Consensus Range: 13.5 to 13.8 million
Vehicle sales have been offering reliable indications for changes in the motor vehicle component of the monthly retail sales report. After spiking late last year, vehicles sales have been moving sharply lower and pulling down consumer spending. Total unit vehicle sales proved very weak in March, hitting a 2-year low at a 16.6 million annualized rate. This makes for an easy comparison and forecasters see sales rising to a 17.2 million rate in April with North American-made models at 13.5 million vs March's 13.3 million. Note that April's result will offer the first hard indication on the second-quarter economy.
ADP, Private Payrolls for March
Consensus Forecast: 170,000
Consensus Range: 125,000 to 230,000
ADP's spectacularly accurate calls for standout strength in January and February payrolls was followed by a spectacularly inaccurate call for March. ADP's estimate for March private payrolls, at 263,000, was nearly three times over actual growth of 98,000. This report is back in the dog house and is unlikely to have much affect on expectations for the April employment report.
PMI Services for April, Final
Consensus Forecast: 52.3
Consensus Range: 52.0 to 52.5
PMI services have been one of the very few advance reports signaling, not great strength, but slowing. March indications fell sharply while the April flash fell 4 tenths to a 52.5 level that is only moderately above breakeven 50. In a negative signal for the April employment report, hiring in the sample slowed to a nearly 7-year low at mid-month. If the economy continues to slow, this report should be remembered for the accuracy of its advanced signal. The Econoday consensus for the April final is 52.3.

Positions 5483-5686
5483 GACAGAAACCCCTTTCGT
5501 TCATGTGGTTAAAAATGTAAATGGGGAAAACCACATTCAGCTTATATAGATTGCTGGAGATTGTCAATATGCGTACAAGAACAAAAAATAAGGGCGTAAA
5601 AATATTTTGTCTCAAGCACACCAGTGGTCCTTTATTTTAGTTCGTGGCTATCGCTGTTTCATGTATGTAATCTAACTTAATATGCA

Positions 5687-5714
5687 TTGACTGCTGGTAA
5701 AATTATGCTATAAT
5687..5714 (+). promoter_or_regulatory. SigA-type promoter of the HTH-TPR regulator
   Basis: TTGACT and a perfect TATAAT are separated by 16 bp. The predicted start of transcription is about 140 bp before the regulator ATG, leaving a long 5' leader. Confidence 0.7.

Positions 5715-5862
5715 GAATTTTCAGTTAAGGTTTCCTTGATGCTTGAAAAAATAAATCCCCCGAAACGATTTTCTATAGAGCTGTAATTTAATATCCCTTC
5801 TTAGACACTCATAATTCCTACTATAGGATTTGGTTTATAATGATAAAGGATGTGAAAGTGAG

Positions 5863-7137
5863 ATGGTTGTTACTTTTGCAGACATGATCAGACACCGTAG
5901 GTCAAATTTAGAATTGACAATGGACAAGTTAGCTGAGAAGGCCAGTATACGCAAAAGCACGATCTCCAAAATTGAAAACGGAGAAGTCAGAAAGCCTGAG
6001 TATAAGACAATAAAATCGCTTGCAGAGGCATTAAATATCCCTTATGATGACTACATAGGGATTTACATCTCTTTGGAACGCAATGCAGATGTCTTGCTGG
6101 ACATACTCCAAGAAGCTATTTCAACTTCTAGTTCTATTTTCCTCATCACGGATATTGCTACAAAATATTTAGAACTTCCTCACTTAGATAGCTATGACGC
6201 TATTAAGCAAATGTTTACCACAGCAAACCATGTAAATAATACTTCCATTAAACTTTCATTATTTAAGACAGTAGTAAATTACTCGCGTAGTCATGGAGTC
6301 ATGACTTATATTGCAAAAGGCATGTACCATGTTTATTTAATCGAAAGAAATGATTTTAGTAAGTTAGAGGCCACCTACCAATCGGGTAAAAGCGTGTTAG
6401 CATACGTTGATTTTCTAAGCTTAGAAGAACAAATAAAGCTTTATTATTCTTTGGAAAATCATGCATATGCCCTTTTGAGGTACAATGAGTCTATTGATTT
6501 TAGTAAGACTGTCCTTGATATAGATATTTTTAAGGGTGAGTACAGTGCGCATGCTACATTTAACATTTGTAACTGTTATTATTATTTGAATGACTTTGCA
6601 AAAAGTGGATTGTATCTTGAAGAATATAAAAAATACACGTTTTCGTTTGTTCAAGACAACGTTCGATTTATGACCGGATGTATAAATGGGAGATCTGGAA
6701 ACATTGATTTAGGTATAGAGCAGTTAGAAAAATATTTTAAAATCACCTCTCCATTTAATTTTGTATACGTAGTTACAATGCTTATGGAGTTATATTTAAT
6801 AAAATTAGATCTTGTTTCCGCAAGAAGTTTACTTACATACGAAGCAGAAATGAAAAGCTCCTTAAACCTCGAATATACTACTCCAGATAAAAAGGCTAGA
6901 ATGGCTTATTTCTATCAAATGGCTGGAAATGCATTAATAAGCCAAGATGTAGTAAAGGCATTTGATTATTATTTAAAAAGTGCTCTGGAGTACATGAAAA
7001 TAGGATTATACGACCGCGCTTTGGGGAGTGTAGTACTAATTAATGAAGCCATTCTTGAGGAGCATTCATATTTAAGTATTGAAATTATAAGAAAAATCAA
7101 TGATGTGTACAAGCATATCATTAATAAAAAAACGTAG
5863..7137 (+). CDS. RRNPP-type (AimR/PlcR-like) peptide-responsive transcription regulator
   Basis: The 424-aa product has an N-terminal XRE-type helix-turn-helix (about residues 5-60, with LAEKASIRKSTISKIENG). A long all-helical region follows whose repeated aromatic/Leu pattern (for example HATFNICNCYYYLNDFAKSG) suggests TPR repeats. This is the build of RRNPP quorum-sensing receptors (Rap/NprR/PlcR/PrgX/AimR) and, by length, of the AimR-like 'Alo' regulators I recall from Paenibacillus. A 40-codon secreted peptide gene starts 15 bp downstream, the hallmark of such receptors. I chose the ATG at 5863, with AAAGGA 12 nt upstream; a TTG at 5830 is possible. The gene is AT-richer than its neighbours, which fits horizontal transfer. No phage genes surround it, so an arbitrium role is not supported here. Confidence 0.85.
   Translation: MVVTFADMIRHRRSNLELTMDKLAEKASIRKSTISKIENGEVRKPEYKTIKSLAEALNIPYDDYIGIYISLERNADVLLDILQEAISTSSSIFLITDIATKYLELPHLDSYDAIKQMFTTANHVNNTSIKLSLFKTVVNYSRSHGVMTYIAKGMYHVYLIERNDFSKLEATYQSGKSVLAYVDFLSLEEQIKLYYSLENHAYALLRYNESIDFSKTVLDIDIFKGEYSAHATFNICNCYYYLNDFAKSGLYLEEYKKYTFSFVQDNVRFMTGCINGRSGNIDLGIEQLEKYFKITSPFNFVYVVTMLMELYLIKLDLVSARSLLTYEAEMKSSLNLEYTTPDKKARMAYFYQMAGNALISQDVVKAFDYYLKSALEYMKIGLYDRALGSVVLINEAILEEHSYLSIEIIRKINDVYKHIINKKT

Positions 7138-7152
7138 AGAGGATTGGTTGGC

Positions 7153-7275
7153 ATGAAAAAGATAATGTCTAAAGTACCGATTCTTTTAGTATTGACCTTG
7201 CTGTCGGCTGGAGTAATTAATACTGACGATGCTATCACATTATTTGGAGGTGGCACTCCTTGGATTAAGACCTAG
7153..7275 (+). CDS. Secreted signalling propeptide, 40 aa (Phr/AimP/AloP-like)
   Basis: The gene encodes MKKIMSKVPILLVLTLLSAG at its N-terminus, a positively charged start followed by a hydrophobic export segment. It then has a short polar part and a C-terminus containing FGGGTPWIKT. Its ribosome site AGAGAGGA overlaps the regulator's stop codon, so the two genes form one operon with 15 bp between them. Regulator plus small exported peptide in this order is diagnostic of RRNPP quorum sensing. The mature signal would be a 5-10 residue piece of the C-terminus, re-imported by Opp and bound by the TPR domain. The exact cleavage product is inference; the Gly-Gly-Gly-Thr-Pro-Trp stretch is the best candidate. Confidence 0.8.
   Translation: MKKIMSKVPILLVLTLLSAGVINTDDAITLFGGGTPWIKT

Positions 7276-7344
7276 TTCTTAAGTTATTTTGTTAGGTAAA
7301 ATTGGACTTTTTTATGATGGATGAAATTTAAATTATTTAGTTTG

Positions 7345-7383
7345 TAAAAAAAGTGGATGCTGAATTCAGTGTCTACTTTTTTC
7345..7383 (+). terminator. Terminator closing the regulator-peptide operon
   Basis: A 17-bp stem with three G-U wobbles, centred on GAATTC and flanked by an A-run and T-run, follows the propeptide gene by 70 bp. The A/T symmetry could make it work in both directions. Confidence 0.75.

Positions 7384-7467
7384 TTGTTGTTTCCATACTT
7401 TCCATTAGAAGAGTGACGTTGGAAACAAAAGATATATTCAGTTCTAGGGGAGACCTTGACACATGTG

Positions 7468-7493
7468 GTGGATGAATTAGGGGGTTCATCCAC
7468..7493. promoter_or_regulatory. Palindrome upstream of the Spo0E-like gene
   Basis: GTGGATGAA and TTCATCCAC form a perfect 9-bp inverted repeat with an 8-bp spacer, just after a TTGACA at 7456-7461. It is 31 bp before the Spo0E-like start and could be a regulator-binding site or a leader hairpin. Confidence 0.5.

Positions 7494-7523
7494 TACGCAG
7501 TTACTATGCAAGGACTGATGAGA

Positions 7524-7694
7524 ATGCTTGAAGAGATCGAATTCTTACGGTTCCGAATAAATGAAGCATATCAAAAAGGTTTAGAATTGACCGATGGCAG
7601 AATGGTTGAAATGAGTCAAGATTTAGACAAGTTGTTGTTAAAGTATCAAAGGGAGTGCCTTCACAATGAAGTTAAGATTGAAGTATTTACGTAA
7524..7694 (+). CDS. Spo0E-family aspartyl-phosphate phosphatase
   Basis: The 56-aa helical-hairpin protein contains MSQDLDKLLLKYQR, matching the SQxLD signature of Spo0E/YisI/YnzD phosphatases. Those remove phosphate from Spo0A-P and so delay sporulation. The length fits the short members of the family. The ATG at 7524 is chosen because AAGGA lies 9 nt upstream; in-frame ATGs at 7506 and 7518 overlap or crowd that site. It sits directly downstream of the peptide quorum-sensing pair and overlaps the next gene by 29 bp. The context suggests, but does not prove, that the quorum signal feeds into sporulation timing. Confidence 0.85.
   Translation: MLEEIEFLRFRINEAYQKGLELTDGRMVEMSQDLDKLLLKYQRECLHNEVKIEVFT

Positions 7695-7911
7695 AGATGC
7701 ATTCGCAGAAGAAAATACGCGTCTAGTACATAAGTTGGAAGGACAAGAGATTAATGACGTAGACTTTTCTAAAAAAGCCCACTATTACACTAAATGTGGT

ISM Non-Manufacturing Index for April
Consensus Forecast: 55.8
Consensus Range: 54.1 to 56.6
ISM non-manufacturing slowed noticeably in March and offered an accurate advance indication for what turned out to be a generally weak month for the economy. And the report accurately forecast March's abrupt slowing in payroll growth as well with the report's employment index down sharply to 51.6, a level only modestly above breakeven 50 and the lowest in 7 months. But most readings in the report remained very strong in March including new orders at 58.9 and export orders at a 10-year high of 62.5. The Econoday consensus for April points to strength, at 55.8 vs March's 55.2.
Federal Funds Target for May 2 & 3 Meeting:
Consensus Forecast, Midpoint: 0.875%
Consensus Range: 0.75% to 1.00%
In their last meeting in March, the Federal Open Market Committee raised the federal funds rate by 25 basis points to a range of 0.75 to 1.00 percent with a 0.875 percent midpoint. A further two or three such rate hikes are expected for the remainder of the year but no action is the unanimous call for May's meeting. The Fed describes the economic pace as modest to moderate despite low unemployment and early signs of labor scarcity. They consider inflation, running at a steady 1.75 percent for the core, to still be below target. Prospects of rising government stimulus have yet to affect policy as FOMC members wait for developments to take shape in Washington.
International Trade Balance for March